Fifteen years after making his self-titled full-length solo album debut in 1992, Alejandro Fernández finally saw some of his greatest-hits compiled in a thoughtful manner on 15 Años de Éxitos. Unlike the only other greatest-hits compilation in his back catalog, the slapdash box set Mis Primeros Éxitos (1999), 15 Años de Éxitos is judiciously compiled, selecting key hit singles from eight of his albums, including five Billboard chart-toppers, plus his recent performance of the Aleks Syntek song "El Lado Oscuro del Amor" from the El Búfalo de la Noche (2007) soundtrack. Even better, 15 Años de Éxitos is sequenced linearly, beginning with four hit singles from A Corazón Abierto (2004) -- "Me Dediqué a Perderte," "Qué Voy a Hacer con Mi Amor," "Qué Lástima," and "Canta Corazón" -- and then skipping back seven years to a pair of number one hits from his mainstream breakthrough album, Me Estoy Enamorando (1997) -- "No Sé Olvidar" and "Si Tú Supieras" -- before returning to a linear sequence with the title track from Niña Amada Mía (2003). While the pair of Me Estoy Enamorando songs are the only inclusions out of order (not counting "El Lado Oscuro del Amor," which is tacked on as a bonus track), they fit in well where they're sequenced; produced by Emilio Estefan, Jr., and written by Kike Santander, they're the glossiest, poppiest songs here, so it's fitting to have them slotted alongside the songs from A Corazón Abierto -- also a pop album, more or less -- rather than amid the more traditionally stylized music that follows. Indeed, the latter half of 15 Años de Éxitos, which includes songs from the albums Orígenes (2001), Mi Verdad (1999), Muy Dentro de Mi Corazón (1996), Que Seas Muy Feliz (1995), and Piel de Niña (1993) in reverse chronological order, is much more traditional than the first half, generally more in line with pure ranchera than the pop-inflected style of Me Estoy Enamorando and A Corazón Abierto. In fact, as 15 Años de Éxitos plays out, steadily moving backward in time, the reversion of Alejandro Fernández the modern-day hitmaker to Alejandro Fernández the Little Colt (nicknamed El Potrillo early in his career because he was following in the footsteps of his father, the legendary Vincente Fernández) is interesting to consider as well as a pleasure to hear.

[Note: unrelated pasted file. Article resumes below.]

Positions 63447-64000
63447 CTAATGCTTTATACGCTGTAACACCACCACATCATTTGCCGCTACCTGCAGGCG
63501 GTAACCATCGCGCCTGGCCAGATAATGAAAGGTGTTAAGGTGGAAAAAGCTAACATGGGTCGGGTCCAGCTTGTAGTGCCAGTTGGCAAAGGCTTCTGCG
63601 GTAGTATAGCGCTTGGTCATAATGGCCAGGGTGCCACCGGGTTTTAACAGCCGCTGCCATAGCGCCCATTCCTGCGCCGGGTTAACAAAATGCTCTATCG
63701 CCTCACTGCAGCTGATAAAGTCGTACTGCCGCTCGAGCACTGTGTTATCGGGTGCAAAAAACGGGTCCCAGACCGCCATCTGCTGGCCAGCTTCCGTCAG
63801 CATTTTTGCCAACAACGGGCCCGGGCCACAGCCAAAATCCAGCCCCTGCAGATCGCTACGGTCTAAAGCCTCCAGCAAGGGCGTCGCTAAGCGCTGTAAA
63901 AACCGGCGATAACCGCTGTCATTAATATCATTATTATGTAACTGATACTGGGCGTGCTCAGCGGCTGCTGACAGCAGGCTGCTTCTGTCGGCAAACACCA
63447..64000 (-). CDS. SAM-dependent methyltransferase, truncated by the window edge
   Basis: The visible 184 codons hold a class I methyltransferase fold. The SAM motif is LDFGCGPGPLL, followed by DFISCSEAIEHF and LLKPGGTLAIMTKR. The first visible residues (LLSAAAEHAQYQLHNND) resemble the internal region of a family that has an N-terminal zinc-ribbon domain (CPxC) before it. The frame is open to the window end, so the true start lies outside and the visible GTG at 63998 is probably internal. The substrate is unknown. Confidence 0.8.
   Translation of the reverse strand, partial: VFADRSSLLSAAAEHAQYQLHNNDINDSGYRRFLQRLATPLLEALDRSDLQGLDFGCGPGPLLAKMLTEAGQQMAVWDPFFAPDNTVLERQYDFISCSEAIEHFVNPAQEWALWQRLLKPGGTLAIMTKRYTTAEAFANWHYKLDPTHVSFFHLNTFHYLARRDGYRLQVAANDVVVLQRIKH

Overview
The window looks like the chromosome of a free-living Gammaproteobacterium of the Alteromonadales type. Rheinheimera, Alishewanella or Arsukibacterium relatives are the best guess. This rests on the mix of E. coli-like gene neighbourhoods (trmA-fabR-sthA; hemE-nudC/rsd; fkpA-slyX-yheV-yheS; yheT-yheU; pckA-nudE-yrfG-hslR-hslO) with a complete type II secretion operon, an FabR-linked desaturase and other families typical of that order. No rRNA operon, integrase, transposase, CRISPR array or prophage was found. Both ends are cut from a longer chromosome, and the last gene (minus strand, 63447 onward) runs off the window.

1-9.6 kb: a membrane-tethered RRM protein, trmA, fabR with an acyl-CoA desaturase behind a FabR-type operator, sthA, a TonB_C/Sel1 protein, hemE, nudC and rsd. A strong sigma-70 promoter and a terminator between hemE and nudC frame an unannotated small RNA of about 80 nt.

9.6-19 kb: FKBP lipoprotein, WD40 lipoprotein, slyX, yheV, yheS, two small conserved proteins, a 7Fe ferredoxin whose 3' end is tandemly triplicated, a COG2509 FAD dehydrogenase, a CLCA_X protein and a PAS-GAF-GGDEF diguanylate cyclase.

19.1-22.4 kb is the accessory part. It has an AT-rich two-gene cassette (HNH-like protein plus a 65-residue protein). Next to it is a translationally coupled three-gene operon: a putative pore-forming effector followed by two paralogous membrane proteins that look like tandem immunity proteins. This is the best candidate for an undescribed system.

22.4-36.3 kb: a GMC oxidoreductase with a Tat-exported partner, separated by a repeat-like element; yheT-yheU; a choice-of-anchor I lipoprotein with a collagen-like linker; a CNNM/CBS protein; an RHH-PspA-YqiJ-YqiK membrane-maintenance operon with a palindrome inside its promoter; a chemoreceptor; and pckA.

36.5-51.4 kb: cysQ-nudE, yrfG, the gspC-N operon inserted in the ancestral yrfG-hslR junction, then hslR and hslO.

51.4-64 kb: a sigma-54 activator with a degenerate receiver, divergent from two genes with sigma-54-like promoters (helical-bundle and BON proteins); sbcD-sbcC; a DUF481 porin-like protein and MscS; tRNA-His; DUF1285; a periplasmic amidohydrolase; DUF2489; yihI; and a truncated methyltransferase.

AllMusic Review by Jason Birchmeier